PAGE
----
What Is A Yoga Diet

by Freddie Tubbs last updated -

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Yoga and food share many similarities, the main one being that both help the soul. Yogis believe that food is the creator of life force which helps us sustain our bodies and brings us vitality and health. Many people often mistake a yoga diet for that of a vegan diet, they are two completely different things.

What is a Yoga Diet?

Let us see what makes a yoga diet special and different than other diets. What should you be keeping an eye on when following a yoga diet? We shall explain. Here are some of the key things you should follow.

It Should Be Sattvic

In yoga philosophy, there are three key qualities of all things in nature. These three qualities are Raja (hot and spicy), Tama (slow and bland) and Sattva (pure and harmony). These three qualities are present in all things, the only difference being the amount, making one quality dominant.

Rajasic foods are hot, bitter, dry and spicy and they excited the passions. While in complete contrast the tamasic foods are bland and often include alcohol and meat.

Sattvic is the purest diet and the one that all yoga students should incorporate; it nourishes the body and maintains a peaceful state. This helps to calm the mind and enable it to fulfill its maximum potential. This diet will ultimately lead to a true health with a peaceful mind in control of a fully fit body. The following foods are included in a Sattvic diet:

A yoga diet consists of fresh fruits and vegetables that are easy to digest.

It Should Be Vegetarian

The feat of being deficient in protein is the meat-eaters main objection to being a vegetarian. However, meat eaters themselves obtain the worst quality of protein from their diet. Animal protein actually contains far too much uric acid and contains other toxins that are broken down in the liver, this leads to joint problems and in severe cases- cancer.

Uric acid is a toxin that makes it harder to reach the highest level in terms of having a clear meditative state as it is an irritant in the bloodstream.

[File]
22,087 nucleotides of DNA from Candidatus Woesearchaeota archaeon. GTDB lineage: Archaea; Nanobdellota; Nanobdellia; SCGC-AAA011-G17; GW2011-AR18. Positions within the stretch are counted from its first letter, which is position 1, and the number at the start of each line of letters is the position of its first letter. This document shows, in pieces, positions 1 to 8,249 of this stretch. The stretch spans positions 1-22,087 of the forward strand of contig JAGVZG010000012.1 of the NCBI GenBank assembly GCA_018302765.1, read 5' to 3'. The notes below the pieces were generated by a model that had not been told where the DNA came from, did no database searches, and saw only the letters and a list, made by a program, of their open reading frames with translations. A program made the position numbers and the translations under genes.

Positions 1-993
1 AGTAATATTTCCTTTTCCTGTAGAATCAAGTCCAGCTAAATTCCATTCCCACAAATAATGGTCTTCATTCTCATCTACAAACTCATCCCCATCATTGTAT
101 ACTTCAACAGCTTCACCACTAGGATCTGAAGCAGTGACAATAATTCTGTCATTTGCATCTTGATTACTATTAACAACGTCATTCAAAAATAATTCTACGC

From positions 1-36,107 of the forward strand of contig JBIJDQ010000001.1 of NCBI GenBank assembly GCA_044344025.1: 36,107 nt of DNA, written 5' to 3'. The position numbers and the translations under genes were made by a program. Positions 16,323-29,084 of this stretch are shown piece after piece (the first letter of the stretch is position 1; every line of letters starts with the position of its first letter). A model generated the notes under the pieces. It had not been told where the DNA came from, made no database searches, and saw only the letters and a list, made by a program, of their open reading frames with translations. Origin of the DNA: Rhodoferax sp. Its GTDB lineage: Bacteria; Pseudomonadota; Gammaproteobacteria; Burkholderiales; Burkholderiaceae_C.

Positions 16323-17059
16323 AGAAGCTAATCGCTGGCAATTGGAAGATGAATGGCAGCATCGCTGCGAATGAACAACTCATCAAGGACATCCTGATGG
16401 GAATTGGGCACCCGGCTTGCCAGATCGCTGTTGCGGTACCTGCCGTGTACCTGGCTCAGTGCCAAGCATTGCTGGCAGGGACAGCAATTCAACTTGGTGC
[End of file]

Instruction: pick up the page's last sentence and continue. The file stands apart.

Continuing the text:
“There are much better alternatives to include in a yoga diet. Nuts, dairy products, and legumes are all a healthy protein alternative. Their main residue is cellulose, which is inert and does not pollute your body. It is therefore easy to digest and is utilized by the body more efficiently and quickly,” explains Elizabeth Goslin, a yoga blogger at Stateofwriting and Paper fellows.

It Should Be Chemical-Free & Without Stimulants

You should always choose organic when it is available, it goes without saying that you should avoid caffeine, tobacco, and alcohol. These substances are not healthy for the body and they alter the mind, making it harder to concentrate on the divine.

It Should Consist of Fresh Foods

We can all be a little lazy at times, heating up last night’s meal but this should not be the case if you are to follow the yoga diet. You should always prepare fresh meals which will, in turn, help your body. Packaged and left-over food should be avoided at all cost.

Fasting is Part of a Yoga Diet

Yoga gurus always recommend choosing one day a week to fast. The fast can be specific to you, it can be strict and involve nothing entering your body or it could include just the consumption of water and fresh fruit juices. Remember, whatever you choose, the main objective of the fast is to purify the body and mind.
Some yogis even decide that one day a week is too hard and instead opt to do the fast on one specific day a month. This also works, so it really is down to personal preference.

Starting A Yoga Diet

A yoga diet can help to improve your body, mind, and spirit. For maximum benefit from your new diet plan, you should also proceed with physical postures, breathing techniques and meditation methods. Keep in mind those small, even tiny changes in the way that you eat and live will have big implications on your body and soul. Start simple; by bottling your own water, instead of buying bottles from stores, this will be much more environmentally conscious.

Keep the food choices simple, pure, fresh and use your best judgment before deciding what to eat!

About the Author

Freddie Tubbs is a creative and mindfulness writer at Ukwritings. He enjoys taking part in yoga events and contributes articles to Boomessays and Essayroo blogs as well.

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